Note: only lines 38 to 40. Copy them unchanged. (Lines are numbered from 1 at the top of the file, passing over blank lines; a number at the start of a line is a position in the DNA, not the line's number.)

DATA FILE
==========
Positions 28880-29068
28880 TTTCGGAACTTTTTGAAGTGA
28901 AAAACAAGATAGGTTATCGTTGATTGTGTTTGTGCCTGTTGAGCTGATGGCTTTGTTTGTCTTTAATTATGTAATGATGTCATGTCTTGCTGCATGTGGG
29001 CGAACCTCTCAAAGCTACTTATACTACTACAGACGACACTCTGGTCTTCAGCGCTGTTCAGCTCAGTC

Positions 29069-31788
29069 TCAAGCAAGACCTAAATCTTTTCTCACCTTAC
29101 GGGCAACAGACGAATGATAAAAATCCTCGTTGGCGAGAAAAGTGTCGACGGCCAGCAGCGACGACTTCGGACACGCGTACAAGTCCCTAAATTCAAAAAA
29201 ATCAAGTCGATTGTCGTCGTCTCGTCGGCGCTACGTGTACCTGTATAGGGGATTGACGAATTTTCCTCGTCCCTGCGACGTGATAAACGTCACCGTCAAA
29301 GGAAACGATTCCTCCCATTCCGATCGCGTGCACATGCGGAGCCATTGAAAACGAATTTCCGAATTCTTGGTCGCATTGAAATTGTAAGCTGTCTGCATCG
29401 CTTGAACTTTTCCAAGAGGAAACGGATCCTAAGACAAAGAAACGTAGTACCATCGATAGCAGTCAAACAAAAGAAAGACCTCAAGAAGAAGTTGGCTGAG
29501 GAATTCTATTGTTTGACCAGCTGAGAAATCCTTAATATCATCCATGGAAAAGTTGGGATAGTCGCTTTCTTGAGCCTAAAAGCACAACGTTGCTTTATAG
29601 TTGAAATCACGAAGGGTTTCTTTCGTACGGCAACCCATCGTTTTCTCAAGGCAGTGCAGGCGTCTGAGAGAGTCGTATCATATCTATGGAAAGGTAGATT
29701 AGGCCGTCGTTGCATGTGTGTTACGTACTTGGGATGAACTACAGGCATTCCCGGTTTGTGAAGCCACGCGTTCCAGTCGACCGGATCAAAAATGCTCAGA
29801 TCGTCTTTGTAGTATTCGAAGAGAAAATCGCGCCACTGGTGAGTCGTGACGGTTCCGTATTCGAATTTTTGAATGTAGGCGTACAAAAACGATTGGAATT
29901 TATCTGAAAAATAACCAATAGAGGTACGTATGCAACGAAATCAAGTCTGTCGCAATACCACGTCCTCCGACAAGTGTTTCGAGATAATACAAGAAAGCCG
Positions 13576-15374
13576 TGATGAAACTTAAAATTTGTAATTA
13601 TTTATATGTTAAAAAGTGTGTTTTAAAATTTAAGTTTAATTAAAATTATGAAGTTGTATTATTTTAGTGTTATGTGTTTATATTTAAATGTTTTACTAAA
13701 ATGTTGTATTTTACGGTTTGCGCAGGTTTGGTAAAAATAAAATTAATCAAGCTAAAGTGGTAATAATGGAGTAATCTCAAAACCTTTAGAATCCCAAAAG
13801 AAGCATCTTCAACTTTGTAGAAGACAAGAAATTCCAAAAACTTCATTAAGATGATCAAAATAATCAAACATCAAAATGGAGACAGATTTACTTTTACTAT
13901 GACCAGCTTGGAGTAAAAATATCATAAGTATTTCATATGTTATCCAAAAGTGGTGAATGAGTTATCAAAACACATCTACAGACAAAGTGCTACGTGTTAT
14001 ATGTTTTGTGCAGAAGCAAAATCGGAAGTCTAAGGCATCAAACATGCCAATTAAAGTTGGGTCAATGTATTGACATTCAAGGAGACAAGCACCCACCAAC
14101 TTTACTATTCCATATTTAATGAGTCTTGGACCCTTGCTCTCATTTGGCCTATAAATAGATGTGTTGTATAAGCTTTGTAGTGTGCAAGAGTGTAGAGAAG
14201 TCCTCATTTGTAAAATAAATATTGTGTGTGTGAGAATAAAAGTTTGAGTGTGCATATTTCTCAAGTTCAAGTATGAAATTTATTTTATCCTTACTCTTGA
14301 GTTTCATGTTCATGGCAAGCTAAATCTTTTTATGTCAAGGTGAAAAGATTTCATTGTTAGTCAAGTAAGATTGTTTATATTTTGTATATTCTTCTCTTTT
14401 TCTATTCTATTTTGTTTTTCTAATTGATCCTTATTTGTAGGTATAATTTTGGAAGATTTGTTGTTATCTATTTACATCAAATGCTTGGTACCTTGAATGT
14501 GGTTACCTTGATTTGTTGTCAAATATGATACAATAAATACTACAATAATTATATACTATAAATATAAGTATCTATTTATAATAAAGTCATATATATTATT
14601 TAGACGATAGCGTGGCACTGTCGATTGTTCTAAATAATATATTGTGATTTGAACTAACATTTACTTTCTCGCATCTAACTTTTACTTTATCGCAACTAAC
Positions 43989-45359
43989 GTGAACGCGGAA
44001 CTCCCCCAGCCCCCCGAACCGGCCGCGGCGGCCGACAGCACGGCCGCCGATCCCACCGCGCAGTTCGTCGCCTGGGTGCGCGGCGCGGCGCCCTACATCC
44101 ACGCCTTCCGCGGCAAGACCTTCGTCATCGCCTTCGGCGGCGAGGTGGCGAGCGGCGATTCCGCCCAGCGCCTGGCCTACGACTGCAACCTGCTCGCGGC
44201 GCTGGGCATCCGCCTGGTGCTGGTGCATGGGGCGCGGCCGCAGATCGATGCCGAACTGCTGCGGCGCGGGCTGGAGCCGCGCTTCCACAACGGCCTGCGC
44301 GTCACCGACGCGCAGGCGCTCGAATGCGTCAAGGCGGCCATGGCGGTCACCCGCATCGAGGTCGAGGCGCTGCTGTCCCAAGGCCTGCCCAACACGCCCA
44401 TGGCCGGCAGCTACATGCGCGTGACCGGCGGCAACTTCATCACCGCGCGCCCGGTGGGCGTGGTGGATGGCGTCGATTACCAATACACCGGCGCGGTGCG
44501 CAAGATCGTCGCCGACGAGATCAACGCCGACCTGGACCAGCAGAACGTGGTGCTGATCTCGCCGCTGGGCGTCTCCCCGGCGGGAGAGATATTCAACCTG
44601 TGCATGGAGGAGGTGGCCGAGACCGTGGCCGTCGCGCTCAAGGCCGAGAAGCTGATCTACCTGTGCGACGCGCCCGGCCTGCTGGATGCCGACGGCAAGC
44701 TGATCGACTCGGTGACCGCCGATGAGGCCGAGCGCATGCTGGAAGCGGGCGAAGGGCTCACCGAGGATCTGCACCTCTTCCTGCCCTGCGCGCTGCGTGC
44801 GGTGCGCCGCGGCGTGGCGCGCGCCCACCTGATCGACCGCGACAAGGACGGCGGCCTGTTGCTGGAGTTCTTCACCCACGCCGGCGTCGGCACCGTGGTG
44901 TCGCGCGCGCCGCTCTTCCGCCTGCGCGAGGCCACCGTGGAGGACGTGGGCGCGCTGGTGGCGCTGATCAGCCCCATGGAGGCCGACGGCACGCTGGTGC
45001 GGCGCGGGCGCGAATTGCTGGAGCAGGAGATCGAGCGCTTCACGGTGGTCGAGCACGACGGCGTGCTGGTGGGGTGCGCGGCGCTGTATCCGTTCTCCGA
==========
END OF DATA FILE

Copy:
44701 TGATCGACTCGGTGACCGCCGATGAGGCCGAGCGCATGCTGGAAGCGGGCGAAGGGCTCACCGAGGATCTGCACCTCTTCCTGCCCTGCGCGCTGCGTGC
44801 GGTGCGCCGCGGCGTGGCGCGCGCCCACCTGATCGACCGCGACAAGGACGGCGGCCTGTTGCTGGAGTTCTTCACCCACGCCGGCGTCGGCACCGTGGTG
44901 TCGCGCGCGCCGCTCTTCCGCCTGCGCGAGGCCACCGTGGAGGACGTGGGCGCGCTGGTGGCGCTGATCAGCCCCATGGAGGCCGACGGCACGCTGGTGC